Using Food as a Training Tool
One of the best tools you can employ to teach your puppy is the food that they eat! Making your puppy work for their food in the early months is a super-simple approach to get and keep their attention on you. Reward them for it, and develop a positive association with looking to you for guidance.
Here are the first things you should teach your puppy to start your bond on the right paw.
A new puppy parent's primary priority is potty training. It's crucial to realize that an 8-week-old dog still has urinary control problems. You must be patient and be ready for mishaps. It will save your sanity and possibly even your dog’s life if you set limits and freedom early. Thanks to baby gates, a playpen, and a crate, toilet training your new dog will be much simpler!
Potty Training Tips:
- When your dog does potty in the appropriate spot, give them a treat.
- If you see your dog wandering off in the wrong direction, calmly stop them and re-direct them to the right spot.
- If you don't observe your dog making a mistake, clean it up and wait for the next one. No amount of reprimanding will make them understand why you didn't appreciate their choice of bathroom.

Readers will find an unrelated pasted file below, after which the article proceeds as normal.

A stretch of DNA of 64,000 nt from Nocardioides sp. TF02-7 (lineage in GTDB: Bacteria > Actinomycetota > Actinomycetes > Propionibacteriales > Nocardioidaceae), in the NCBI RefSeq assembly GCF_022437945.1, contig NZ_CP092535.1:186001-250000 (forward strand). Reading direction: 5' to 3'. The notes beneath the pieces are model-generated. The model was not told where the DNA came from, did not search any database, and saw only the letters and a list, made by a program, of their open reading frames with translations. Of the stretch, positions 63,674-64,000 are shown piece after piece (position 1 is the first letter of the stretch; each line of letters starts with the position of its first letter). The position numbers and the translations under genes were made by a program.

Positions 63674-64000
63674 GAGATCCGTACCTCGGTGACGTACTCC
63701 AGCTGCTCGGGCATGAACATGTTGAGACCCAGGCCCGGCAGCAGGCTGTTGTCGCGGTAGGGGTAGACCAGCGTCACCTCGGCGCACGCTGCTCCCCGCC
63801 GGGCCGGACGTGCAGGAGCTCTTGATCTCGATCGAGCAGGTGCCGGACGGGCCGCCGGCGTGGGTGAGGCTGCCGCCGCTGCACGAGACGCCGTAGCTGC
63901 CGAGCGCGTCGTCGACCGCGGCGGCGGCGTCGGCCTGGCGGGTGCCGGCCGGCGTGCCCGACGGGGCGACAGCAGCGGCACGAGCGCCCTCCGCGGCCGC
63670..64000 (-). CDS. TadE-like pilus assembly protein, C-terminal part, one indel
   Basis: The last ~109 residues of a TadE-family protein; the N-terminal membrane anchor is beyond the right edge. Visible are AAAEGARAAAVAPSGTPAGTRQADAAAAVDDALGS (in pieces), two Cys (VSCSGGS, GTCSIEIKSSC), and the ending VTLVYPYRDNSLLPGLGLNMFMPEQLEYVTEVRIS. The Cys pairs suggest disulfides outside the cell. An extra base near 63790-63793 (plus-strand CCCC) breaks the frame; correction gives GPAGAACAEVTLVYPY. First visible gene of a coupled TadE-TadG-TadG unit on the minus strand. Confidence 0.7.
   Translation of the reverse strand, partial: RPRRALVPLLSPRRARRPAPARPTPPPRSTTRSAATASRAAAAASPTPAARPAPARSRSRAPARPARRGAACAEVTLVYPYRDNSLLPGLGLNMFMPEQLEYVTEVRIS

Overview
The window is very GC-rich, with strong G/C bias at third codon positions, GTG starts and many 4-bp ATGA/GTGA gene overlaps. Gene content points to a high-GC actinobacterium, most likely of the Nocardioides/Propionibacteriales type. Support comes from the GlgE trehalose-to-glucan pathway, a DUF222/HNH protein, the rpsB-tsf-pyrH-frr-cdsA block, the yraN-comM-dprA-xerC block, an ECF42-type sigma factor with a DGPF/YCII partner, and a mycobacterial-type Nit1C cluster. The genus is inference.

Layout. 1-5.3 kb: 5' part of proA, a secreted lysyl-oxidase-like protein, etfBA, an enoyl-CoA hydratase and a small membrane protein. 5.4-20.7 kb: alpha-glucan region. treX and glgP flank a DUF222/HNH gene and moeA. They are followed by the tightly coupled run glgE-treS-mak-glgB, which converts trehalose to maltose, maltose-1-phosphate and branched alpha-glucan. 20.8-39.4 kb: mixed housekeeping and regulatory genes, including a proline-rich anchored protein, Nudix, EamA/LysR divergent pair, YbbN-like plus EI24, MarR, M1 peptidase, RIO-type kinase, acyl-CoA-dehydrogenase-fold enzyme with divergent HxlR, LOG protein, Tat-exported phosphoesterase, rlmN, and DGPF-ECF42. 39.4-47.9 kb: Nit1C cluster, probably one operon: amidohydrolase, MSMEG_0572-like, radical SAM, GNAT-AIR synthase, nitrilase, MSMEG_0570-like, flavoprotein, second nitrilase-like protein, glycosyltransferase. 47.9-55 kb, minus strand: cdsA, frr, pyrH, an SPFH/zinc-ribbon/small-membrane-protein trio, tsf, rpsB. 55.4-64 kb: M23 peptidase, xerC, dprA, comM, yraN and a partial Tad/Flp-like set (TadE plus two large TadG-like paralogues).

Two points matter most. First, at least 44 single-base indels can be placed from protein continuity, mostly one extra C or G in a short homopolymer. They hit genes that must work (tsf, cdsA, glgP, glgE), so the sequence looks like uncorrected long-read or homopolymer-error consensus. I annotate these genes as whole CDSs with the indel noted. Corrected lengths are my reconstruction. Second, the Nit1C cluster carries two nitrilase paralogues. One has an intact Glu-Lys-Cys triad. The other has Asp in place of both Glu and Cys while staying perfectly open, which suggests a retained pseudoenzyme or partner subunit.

- Always be on the lookout. Your dog will learn that urinating inside the house is sometimes alright the more unnoticed accidents they have.
Start by teaching the "automatic leave it" for the quickest success. When your dog refrains from eating food that you drop or place down, it's relatively easy to add a cue to the behavior. Just tell them to leave it! Just as your dog is about to turn away from the food, give them an incentive. Give a treat and say "YES" in a cheerful, pleasant manner. They will quickly discover that they should put things aside to receive a great reward when they hear the words.